Scott and I went budget for this trip, where we brought three laptop backpacks for an eight-day trip (although the third laptop bag was really due to Scott’s insistence on bringing his laptop that was never actually used).
Our itinerary was to fly from Singapore to the city of Phnom Penh where we’d stay for two days, then take a seven hour ferry from Sisowath Quay to Siem Reap where we’d meet up with his friends who had coinciding travel itineraries for the next four days, and finally to walk across the Cambodia/Thai border to spend the last two nights in Bangkok. It was the first time I had traveled in such a budget and impromptu fashion. In fact, we only booked our lodgings for Phnom Penh while waiting for the plane to take off. Viva mobile data!
Queen Wood Hotel is a budget place located near Sisowath Quay. We got a decent bed-sized room for about $40 a night. Apart from the built-in closet and dresser, there wasn’t much space for anything else in the living space, which was fine by us, since all we really needed was a comfortable bed and a place to shower. It does however, boast an excellent view of the area from the rooftop.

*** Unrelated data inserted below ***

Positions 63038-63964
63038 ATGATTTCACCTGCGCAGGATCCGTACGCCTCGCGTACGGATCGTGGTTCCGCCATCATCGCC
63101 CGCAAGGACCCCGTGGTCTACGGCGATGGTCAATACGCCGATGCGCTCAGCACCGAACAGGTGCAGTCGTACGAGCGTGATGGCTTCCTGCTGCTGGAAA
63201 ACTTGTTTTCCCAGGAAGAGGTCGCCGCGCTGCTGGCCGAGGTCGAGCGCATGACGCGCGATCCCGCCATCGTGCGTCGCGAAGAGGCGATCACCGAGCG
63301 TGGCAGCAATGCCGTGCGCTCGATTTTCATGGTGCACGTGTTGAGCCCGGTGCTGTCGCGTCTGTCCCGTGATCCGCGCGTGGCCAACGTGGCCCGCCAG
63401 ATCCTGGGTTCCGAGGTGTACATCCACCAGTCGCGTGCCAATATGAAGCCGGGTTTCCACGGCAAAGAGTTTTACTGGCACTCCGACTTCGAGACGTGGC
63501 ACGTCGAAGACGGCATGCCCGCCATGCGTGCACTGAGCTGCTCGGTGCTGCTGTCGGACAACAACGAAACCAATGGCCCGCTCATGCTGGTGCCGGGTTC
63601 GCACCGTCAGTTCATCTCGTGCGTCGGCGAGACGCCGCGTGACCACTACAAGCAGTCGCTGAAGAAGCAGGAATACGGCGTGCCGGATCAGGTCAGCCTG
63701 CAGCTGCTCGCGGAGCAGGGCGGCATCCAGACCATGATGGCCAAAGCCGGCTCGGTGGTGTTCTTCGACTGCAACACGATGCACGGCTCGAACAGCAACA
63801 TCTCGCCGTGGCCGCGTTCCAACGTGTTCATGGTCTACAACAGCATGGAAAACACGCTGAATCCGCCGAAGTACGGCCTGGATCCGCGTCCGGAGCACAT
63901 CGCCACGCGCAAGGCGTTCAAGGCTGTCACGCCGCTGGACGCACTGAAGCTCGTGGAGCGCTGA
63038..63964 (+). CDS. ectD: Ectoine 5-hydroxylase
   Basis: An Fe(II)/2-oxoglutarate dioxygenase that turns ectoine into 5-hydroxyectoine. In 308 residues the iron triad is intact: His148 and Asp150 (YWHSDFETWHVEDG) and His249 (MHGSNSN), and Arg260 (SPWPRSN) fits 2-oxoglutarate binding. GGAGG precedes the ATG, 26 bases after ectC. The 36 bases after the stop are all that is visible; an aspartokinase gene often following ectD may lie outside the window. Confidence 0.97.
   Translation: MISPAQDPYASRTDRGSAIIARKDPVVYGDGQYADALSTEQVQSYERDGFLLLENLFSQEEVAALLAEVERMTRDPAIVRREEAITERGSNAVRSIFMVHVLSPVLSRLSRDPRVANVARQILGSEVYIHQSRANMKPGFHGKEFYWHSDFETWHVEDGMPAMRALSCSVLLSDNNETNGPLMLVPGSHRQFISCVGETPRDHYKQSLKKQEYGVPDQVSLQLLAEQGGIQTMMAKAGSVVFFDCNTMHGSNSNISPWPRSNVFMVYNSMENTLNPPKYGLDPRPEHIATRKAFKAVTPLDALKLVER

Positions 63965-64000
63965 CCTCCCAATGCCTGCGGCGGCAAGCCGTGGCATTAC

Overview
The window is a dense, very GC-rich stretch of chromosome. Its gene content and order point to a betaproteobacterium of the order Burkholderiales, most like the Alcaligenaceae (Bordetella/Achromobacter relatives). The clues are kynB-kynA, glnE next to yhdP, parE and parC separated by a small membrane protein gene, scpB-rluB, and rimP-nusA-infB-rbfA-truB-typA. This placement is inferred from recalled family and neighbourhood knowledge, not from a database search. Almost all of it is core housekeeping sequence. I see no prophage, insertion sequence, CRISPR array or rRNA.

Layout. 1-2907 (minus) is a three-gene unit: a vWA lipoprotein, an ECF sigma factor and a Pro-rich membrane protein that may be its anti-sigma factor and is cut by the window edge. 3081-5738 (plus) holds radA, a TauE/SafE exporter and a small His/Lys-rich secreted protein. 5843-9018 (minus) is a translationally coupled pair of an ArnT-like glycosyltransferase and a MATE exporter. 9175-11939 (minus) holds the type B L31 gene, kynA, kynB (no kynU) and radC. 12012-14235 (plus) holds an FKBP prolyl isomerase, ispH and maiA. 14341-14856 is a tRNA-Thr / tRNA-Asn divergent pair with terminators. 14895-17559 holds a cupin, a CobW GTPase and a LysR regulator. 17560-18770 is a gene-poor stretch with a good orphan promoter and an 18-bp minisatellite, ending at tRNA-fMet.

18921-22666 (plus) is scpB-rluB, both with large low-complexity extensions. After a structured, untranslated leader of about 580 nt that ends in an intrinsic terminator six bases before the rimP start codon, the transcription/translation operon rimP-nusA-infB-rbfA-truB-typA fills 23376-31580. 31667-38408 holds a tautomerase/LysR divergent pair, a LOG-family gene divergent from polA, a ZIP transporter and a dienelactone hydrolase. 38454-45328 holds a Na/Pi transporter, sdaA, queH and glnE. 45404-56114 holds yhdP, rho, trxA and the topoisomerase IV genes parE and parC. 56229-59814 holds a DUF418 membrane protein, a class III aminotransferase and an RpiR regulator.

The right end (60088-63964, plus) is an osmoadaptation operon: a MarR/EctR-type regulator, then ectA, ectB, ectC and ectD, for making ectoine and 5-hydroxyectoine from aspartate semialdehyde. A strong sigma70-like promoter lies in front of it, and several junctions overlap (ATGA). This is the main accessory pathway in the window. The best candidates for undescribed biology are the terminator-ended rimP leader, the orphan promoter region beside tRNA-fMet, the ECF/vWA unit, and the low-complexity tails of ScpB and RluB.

The large gaps in the hotel elevator was a little scary though.
Part of the pool on the rooftop, and the rest of Phnom Penh.
Staying near Sisowath Quay, we were pretty close to Wat Phnom, the tallest religious structure in the Phnom Penh. Scott and I met up with his friends, Ant, Ross, Dar, and Chris, and walked over there after dinner one night (although Dar and Chris chose to stay at the bottom of the hill when we got there). I guess temple-visiting is more of a daytime excursion, as we were the only ones at there. However, Wat Phnom at night was eerie, but beautiful.
I loved the detail on the small shrines dotting the perimeter.
We made friends with the kittens in residence. There were so many of them! This one followed Ross everywhere, and we didn’t even have food. We also encountered a pack of stray dogs who were howling and making a ruckus while circling us. I thought it was an amusing juxtaposition considering the proliferation of guard dog statues in the architecture.